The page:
Warburg, Otto Heinrich (1883-1970) was a German biochemist who discovered cell oxidation and the respiratory enzyme iron-oxygenase that catalyzes the process. For his work he won the 1931 Nobel Prize in physiology or medicine.

Warburg was born in 1883 in Freiburg. Germany. He earned a Ph.D. degree in chemistry from the University of Berlin in 1906, then studied medicine at the University of Heidelberg and received an M.D. degree in 1911. In 1913, he became the director of a laboratory at the Kaiser Wilhelm Institute for Biology in Berlin. During World War I (1914–1918) he served in the Prussian Horse Guards, then returned to the institute. In 1931, he became director of the Kaiser Wilhelm (later Max Planck) Institute for Cell Physiology. Warburg remained there until his death.

His early research focused on cellular respiration. Warburg discovered that carbon monoxide inhibits cell oxidation, but that specific frequencies of light counteract the effects of the carbon monoxide. He further discovered the catalyst for cellular respiration, the enzyme iron-oxygenase, and that iron was the enzyme's active ingredient. He developed a manometer (a device for measuring the pressure of gases) that measured oxygen uptake in thin slices of living tissue.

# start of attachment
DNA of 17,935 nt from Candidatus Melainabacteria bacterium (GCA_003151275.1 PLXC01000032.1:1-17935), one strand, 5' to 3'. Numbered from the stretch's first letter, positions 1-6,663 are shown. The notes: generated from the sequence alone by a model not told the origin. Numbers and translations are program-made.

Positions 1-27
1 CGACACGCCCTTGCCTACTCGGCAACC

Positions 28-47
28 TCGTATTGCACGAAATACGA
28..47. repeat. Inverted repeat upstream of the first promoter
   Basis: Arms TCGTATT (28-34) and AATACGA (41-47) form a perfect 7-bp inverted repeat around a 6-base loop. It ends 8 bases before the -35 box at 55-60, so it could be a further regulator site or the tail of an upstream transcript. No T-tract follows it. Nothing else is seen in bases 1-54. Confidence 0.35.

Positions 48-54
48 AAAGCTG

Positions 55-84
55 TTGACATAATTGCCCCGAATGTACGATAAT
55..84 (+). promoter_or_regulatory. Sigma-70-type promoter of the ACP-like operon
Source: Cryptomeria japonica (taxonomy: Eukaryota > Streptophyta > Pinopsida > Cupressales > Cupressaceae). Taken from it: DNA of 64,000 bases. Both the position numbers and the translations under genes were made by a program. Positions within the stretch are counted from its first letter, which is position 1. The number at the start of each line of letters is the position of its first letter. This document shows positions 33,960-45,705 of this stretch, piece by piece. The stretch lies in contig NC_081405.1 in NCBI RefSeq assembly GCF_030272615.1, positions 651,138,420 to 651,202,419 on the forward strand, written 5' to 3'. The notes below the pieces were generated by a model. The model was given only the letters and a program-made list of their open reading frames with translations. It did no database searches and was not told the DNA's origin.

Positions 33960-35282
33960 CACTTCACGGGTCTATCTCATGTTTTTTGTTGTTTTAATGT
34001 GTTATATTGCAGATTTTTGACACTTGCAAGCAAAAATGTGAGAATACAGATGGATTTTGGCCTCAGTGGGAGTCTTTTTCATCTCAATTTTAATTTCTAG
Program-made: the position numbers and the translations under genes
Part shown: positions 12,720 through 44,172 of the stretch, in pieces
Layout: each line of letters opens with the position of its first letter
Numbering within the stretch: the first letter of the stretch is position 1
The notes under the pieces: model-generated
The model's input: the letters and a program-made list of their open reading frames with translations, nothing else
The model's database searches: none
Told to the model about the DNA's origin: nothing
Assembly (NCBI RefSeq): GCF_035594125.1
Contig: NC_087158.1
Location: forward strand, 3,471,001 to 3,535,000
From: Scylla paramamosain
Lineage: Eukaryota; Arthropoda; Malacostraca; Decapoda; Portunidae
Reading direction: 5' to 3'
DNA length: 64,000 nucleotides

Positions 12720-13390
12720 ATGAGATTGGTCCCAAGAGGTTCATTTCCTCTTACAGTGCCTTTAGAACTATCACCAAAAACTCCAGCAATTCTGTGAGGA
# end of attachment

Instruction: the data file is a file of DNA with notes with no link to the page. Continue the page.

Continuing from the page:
In other research, Warburg isolated several other enzymes critical to respiration and metabolism. He also studied the function of vitamins, and developed spectrophotometric methods for researching metabolism. In his studies of photosynthesis, he showed how light energy is converted to chemical energy, and discovered ferredoxin, the electron carrier in green plants.

Warburg's respiration research led to studies on how cancerous tumors grow. He discovered that instead of absorbing oxygen from the blood, cancer cells get their energy by metabolizing glucose. He believed this respiratory error was what caused the cells to become cancerous. He also believed that substances such as pesticides and artificial fertilizers inhibited oxygen uptake in cells, and advocated eating foods grown without such treatments. To fight and treat cancer, he recommended a diet rich in iron and B vitamins as sources of active respiratory enzymes.